That’s the number of people who have died in drunk traffic accidents during the time it took me to get this article published. That is someone’s mother, father, sister, brother, or child.
Worst? These deaths were completely preventable. The technology that could have stopped them already exists. I know this because I built it. It is here and it is ready to reduce the number of drunk road deaths that happen every year. We just have to use it – but for reasons beyond my control, that doesn’t happen.
For most of my life, I wasn’t particularly concerned about drunk driving – mostly because it never affected me personally. But that changed instantly on a fateful day in 2010. A friend of mine, Tessa Conradi-Marrella, was killed by a recidivist drunk driver. She was completely sober and did everything right. On the other hand, he drove recklessly with a blood alcohol concentration (BAC) that was three times the legal limit. He also had a long history of driving while impaired. In other words, he was exactly the type who should have had an ignition lock (colloquially known as a “blow-n-go”) on his car that would have prevented him from getting on the road. This technology already existed then. But why wasn’t it used?
That was the day I decided to do something about the problem.
Go ahead a few years and a dozen prototypes, and I’ve developed a number of products to help two specific groups of people: those who received a DUI and don’t want another, and those who didn’t get one and want to keep it that way .
For the first group, I developed CheckBAC – a smartphone-based system that allows DUI recipients to complete their court-ordered trial period with a discreet and inexpensive remote alcohol monitoring device that costs hundreds less than other systems. It is part of an ecosystem that allows the user to receive notifications when they need to take a blood alcohol concentration test and then upload the test to a management platform. No more peeing in cups or driving to the probation office to dump data. It’s faster, more affordable, and more convenient for everyone involved.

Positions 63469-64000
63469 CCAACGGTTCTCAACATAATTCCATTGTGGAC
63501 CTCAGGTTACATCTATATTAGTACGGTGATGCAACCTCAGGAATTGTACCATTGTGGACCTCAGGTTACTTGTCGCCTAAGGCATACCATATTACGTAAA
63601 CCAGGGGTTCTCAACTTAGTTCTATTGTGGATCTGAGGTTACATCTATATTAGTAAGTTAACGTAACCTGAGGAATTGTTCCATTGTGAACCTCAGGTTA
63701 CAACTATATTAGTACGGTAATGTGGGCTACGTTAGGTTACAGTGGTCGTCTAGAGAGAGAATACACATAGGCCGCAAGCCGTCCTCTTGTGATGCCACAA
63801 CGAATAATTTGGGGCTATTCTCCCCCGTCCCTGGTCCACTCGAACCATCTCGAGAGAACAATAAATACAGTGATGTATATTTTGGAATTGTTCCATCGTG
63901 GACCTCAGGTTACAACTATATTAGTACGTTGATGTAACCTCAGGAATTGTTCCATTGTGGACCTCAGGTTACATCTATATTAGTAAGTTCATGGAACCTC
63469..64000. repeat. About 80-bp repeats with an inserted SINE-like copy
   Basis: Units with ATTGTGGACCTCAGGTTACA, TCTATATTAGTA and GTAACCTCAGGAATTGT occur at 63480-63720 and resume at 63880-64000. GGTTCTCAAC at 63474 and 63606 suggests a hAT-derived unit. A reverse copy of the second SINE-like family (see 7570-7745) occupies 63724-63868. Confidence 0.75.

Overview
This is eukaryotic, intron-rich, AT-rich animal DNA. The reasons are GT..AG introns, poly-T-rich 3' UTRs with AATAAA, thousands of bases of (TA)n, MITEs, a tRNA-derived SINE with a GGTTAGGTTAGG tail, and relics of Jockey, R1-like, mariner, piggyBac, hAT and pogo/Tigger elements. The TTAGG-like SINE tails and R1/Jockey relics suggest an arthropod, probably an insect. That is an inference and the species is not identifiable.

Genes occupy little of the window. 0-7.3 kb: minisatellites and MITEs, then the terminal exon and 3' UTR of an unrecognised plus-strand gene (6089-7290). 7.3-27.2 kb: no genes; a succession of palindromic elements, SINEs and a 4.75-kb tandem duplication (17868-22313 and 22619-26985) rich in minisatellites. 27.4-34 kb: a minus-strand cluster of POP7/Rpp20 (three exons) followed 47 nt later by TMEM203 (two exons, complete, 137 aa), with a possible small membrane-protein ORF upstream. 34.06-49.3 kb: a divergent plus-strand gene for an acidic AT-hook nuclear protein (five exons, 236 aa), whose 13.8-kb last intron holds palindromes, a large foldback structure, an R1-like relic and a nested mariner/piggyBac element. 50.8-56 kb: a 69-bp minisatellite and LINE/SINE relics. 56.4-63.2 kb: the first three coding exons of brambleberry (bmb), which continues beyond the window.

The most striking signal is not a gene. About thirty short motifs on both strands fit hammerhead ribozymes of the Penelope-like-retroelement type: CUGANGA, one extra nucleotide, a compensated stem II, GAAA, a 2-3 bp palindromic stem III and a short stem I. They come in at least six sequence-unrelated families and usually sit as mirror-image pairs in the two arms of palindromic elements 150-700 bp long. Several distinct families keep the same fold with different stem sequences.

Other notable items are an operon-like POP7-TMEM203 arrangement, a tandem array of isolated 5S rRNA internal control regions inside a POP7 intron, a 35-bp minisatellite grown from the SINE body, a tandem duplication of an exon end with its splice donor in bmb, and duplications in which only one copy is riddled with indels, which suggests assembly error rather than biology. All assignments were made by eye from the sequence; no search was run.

The second product is SOBRDRIVE, an app that essentially looks like having an assistant in your pocket who will proactively help you make good decisions – even after taking one too many tequila shots on Taco Tuesday.
Here’s how it works: You know you’re going out tonight and getting tipsy. So take out your phone and launch the SOBRDRIVE app. You then choose a BAC level between 0.01 and 0.05 (because anything goes beyond that and you are likely already making bad decisions that you will regret in the morning). Once you’ve selected a BAC level, the app will lock your vehicle and you’ll need to blow a BAC lower than what is set in the app. If you go past this level, the app will automatically send a text message to one or more pre-selected drivers who have your GPS location, BAC level and video. It also gives you options for Uber / Lyft and you can retest every 15 minutes until you are below the BAC limit. This is basically one way to proactively prevent DUI.
The rest of the roadblocks
Creating these tools was the easy part. Bringing them into the world is a far greater challenge. Despite the fact that affordable, accessible ignition lock technology has the potential to save lives, it is being held back by the forces of politics, bureaucracy, and pay-to-play capitalism.
Case in point? There are currently two bills in Congress specifically aimed at stopping drunk driving: the 2019 RIDE ACT and the newly introduced HALT Act. They are sponsored by Sens. Rick Scott (R-Florida), Tom Udall (D-Utah), Debbie Dingell (D-Michigan), David McKinley (R-West Virginia) and Kathleen Rice (D-New York). The only problem? These bills are sadly behind the curve. They would allocate more than $ 50 million to “research” the effectiveness and effectiveness of ignition lock technology, rather than using those funds to actually incorporate the technology into automobiles.
The price to install SOBRDRIVE in a vehicle is $ 125. That’s 400,000 vehicles that could have been equipped for testing in the United States last year. I knocked on Scott and Udall’s doors for two years, but to no avail. There’s no good explanation why none of these politicians are going to have a phone or zoom meeting with our team. I’ve also tried getting Mothers Against Drunk Driving (MADD) to help me and get government attention – but without a hefty donation, even the world’s leading drunk driving organization isn’t going to give me the time of day. Apparently, the lifesaving technology isn’t enough to get their attention.
This is not a fight that will be resolved overnight, but if we can save another Tessa Conradi from being killed by a drunk driver who was never allowed to drive without the ignition for the rest of his life, then we will have great influence.
It can’t save everyone, but it could save someone!